Rams – The Rams are a football team in a baseball town. Despite boasting one of the best teams in NFL history with the “Greatest Show on Turf” of the early 2000s, they play third fiddle to the MLB’s Cardinals and the NHL’s Blues.

Cardinals – The Cardinals have been in the NFL since 1920, but you would never know it by looking at them. The franchise has bounced around to three cities before landing in perhaps the most Ravenclaw city of all: Phoenix.

Texans – As the NFL’s newest franchise, there may be as many Cowboys fans in Houston as Texans fans. While they haven’t made a Super Bowl yet, Houston has

won two divisional titles in recent years.


Wikia / Via

Browns - Cleveland is home to the “Dawg Pound” some of the NFL’s best fans. Too

bad they haven’t seen much good football in the past 15 years. Add “The Drive,” “The Fumble,” “Red Right 88” and a heartbreaking move to Baltimore in 1994, Browns

fans might be the most tortured in the NFL. But, like any Hufflepuff, they handle the downs with grace and dignity. Sometimes.

Bills – You have to be a loyal fan (and unafraid of toil) to sit through a meaningless Bills game in December. And with four straight Super Bowl losses in the early ‘90s, Bills fans know a thing or two about heartbreak.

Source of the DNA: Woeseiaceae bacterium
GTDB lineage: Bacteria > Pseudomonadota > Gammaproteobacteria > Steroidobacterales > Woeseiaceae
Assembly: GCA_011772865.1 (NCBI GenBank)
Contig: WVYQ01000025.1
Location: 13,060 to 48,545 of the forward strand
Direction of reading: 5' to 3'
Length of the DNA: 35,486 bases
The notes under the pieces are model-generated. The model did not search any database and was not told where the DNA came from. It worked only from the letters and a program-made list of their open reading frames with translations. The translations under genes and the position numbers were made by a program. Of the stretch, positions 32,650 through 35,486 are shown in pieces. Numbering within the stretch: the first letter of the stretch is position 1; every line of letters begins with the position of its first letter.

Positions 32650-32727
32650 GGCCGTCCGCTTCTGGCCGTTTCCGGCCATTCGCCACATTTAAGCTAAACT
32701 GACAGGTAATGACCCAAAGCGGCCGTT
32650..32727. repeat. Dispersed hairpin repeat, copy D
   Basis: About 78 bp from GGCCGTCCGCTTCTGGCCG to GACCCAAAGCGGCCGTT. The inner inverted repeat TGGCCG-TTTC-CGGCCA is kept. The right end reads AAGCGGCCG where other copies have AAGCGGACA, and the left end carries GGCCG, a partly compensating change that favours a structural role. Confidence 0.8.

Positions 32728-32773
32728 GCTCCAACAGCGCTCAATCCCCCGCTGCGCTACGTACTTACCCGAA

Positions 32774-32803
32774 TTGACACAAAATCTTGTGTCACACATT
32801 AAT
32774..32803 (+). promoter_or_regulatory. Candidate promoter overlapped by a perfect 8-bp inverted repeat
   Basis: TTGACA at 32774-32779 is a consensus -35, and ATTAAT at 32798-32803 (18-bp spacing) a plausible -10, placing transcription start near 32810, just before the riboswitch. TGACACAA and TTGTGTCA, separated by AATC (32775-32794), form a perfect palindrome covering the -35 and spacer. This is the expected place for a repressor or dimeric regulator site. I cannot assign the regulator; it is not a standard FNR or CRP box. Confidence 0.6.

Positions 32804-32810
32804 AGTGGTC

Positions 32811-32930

Vikings – Minnesota also has four visits to the Super Bowl with nothing to show for

it. Add in Morten Andersen’s missed field goal in the 1998 NFC Championship and

Brett Favre’s (the Cedric Diggory of Minnesota) pick in the 2010 NFC close, yet so far.

Lions – Much like the city of Detriot, the Lion had their heyday in the early 20th Century. Detroit has won four NFL championships, but none since 1957. Since then,

they’ve made the playoffs just 11 times. That can’t be fun for the few people left in the city.

Jets – Have you watched a Jets game in the last three years?

Eagles – To quote Mac from “It’s Always Sunny in Philadelphia”: “Philly fans are

brutal, man.” But only two Super Bowl appearances and dozens of playoff disappointments, they’re usually not happy fans. Loyal, but not happy.

Bengals – The Sorting Hat could have easily put the Bengals in Ravenclaw, but after

four straight first-round playoff losses, their destiny has been sealed with Hufflepuff.

Redskins – Daniel Snyder is the Helga Hufflepuff of the NFL. Since he’s taken control of the franchise, he’s blown millions on has-been free agents, refused to change the franchise’s racist nickname, and alienated a passionate fan base.